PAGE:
LED Circuit Help.

Discussion in 'Circuit Help' started by Kamga S, Jan 4, 2017.

  1. Kamga S

    Kamga S

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    Alright so I am making a Thank You sign using of 40 - 50 Red LEDs. Im currently having trouble figuring out the wattage and resistance needed for the circuit. At first i thought to just use a 220 ohm resistor but because there is a voltage drop between each leds im not sure it if will work . All it will be is a 9 volt battery connected to a resistor connected to 40-50 leds in parallel. the LEDs have a forward voltage of 1.8-2 volts and each LEDs requires about 20ma of current. How exactly do i figure out the wattage and resistance needed for this? Help much appreciated.
     
    Kamga S, Jan 4, 2017
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  2. Kamga S

    Bluejets

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    Firstly, what is the 9v battery type?
     
    Bluejets, Jan 4, 2017
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  3. Kamga S

    Kamga S

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    9 volt Alkaline 500 mah and I have decided to go with a 10 watt resistor but still dont know what resistance value to use.
     
    Last edited: Jan 4, 2017
    Kamga S, Jan 4, 2017
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  4. Kamga S

    (*steve*) ¡sǝpodᴉʇuɐ ǝɥʇ ɹɐǝɥd Moderator

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    A small 9V battery probably won't last very long.

    Go to the resource section and read the resource on driving LEDs. It has pointers to several LED calculators which will help you in your calculations. You will be best off using one resistor per 3 LEDs.
     
    (*steve*), Jan 4, 2017
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  5. Kamga S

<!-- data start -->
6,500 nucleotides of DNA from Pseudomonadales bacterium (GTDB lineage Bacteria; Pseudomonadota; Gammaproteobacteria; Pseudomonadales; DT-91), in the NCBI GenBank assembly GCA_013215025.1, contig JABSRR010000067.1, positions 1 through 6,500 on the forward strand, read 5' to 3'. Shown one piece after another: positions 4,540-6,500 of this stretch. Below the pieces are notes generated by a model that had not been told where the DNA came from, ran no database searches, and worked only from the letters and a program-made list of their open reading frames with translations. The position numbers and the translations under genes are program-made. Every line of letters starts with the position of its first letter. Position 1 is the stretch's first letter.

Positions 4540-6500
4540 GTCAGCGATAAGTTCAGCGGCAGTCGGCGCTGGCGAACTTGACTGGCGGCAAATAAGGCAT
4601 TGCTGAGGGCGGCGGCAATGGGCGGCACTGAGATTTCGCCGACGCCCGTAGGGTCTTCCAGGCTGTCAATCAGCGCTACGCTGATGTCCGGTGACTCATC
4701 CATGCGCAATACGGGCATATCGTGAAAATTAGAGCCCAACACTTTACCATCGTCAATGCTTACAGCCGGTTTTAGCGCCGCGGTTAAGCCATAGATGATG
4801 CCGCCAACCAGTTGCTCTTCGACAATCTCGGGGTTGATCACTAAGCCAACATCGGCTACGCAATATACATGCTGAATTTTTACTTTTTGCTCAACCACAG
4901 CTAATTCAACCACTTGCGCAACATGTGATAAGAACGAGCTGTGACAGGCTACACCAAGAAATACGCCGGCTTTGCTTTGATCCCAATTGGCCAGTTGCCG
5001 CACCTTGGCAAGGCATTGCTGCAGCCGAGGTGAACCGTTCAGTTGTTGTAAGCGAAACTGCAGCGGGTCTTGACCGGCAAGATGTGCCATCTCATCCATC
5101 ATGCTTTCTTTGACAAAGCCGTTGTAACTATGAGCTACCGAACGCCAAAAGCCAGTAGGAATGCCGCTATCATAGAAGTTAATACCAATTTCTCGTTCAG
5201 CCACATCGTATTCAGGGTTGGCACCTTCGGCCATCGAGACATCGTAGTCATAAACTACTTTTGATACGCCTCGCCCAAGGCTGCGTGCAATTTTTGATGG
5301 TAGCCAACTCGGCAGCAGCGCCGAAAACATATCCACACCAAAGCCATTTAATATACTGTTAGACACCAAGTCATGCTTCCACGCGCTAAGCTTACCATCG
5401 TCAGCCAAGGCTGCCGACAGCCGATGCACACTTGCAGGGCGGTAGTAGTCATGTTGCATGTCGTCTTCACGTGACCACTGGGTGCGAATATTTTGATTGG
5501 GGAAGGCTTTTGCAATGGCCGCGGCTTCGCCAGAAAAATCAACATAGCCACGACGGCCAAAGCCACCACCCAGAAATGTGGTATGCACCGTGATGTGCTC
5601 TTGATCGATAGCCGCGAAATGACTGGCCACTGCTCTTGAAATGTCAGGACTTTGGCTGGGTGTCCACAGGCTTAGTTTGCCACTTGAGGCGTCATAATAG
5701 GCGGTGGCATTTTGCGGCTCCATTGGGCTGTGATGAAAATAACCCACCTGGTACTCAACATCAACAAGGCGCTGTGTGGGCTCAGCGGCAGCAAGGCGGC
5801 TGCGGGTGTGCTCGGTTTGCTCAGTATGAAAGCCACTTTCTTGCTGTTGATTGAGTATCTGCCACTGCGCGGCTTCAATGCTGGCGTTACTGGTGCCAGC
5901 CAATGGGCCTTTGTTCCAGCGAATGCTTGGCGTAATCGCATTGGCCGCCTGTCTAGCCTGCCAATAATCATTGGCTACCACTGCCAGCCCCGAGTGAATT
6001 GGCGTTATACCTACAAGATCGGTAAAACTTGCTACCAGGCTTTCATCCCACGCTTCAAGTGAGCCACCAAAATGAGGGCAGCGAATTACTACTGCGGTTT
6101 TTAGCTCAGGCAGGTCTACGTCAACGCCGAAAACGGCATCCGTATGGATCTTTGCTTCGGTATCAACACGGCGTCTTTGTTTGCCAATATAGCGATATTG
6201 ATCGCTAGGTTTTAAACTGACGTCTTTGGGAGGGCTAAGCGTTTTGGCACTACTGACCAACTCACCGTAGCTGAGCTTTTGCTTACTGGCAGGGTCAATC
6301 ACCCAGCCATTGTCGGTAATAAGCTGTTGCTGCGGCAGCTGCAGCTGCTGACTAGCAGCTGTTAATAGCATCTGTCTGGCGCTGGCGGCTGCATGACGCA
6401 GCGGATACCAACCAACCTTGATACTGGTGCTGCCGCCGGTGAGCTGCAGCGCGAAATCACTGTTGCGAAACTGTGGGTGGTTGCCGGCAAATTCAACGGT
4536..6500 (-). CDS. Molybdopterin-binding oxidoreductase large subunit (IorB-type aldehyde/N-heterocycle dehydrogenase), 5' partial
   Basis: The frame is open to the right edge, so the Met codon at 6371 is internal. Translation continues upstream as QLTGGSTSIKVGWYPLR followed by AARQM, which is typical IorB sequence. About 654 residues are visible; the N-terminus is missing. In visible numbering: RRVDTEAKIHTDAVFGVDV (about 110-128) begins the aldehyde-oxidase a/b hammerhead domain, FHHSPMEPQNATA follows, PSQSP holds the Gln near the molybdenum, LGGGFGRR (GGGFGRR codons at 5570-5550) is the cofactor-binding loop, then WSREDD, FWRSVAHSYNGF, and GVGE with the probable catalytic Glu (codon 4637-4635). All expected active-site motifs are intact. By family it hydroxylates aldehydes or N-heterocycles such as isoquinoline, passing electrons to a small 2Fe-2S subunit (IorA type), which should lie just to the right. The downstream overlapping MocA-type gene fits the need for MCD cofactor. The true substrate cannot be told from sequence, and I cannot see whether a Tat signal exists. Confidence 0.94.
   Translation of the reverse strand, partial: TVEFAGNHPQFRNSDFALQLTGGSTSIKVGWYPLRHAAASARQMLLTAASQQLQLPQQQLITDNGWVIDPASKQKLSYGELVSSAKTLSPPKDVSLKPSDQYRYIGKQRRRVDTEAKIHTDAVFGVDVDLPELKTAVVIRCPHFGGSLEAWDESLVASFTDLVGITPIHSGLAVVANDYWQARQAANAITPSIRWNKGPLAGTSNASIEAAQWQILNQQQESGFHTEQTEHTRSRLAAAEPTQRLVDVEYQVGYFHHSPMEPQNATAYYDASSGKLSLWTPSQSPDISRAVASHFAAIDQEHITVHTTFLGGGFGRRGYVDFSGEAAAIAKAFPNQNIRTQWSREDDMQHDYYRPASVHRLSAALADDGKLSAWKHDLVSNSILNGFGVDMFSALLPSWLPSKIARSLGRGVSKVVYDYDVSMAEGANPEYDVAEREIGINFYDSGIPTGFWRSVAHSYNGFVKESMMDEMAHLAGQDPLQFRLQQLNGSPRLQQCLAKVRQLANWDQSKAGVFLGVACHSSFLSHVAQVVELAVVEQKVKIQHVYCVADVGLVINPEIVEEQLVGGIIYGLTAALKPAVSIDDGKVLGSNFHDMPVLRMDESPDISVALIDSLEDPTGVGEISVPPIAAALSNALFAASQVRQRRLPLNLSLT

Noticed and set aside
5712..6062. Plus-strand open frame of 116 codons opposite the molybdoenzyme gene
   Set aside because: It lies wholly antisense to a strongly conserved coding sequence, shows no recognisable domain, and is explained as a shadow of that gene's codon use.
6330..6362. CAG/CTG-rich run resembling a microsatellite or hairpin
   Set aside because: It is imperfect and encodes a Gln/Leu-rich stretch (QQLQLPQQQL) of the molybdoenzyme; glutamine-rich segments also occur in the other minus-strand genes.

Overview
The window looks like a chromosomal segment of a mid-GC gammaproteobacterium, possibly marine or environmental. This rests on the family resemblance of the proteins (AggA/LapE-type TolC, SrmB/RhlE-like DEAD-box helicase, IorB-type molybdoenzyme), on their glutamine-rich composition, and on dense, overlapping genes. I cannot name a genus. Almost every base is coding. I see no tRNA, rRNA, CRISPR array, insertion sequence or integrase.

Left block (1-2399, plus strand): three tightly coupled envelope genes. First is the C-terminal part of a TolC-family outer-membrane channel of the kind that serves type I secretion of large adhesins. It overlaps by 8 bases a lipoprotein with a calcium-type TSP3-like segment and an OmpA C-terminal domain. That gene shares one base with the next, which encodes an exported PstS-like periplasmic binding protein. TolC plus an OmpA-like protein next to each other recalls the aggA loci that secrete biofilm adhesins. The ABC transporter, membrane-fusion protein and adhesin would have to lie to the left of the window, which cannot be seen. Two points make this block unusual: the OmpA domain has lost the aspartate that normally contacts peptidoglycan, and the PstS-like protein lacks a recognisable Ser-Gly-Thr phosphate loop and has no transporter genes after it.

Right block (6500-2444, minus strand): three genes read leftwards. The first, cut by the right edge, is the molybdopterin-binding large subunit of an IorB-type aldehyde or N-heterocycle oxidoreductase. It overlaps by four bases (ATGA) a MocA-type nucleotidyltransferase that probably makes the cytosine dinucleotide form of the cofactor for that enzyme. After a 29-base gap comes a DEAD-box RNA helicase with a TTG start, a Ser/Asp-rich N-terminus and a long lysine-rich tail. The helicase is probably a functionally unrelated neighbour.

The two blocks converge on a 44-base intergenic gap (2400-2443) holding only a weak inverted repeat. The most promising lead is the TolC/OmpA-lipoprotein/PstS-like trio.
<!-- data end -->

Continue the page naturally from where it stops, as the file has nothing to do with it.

Hicham

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    with such low amp battery, I would avoid using any resistor instead, connect bank of LEDs to form a total voltage circuit of 9v. to do that, you would connect 5 LEDs in series (or 4 depending on the LED voltage tolerance range) and the rest in parallel. This last the battery a lot longer.
     
    Hicham, Jan 5, 2017
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  6. Kamga S

    Herschel Peeler

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    Design 994 50 LEDs.PNG
    Something like this?

     
    Herschel Peeler, Jan 5, 2017
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  7. Kamga S

    Kamga S

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    Is it possible to use something like this?
    https://smile.amazon.com/gp/product/B00SY37S00/ref=oh_aui_detailpage_o00_s00?ie=UTF8&psc=1

    Setting the converter to 2 volts and connecting the LEDs in parallel to the converter?
     
    Kamga S, Jan 5, 2017
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  8. Kamga S

    Audioguru

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    An LED is driven from current not voltage. Most 5mm diameter LEDs are used at 20mA. Leds have a range of voltage because they cannot be made to be the same so if you connect a 1.8V LED to a 2V power supply then it will soon burn out because the current will be very high without a resistor to limit the current.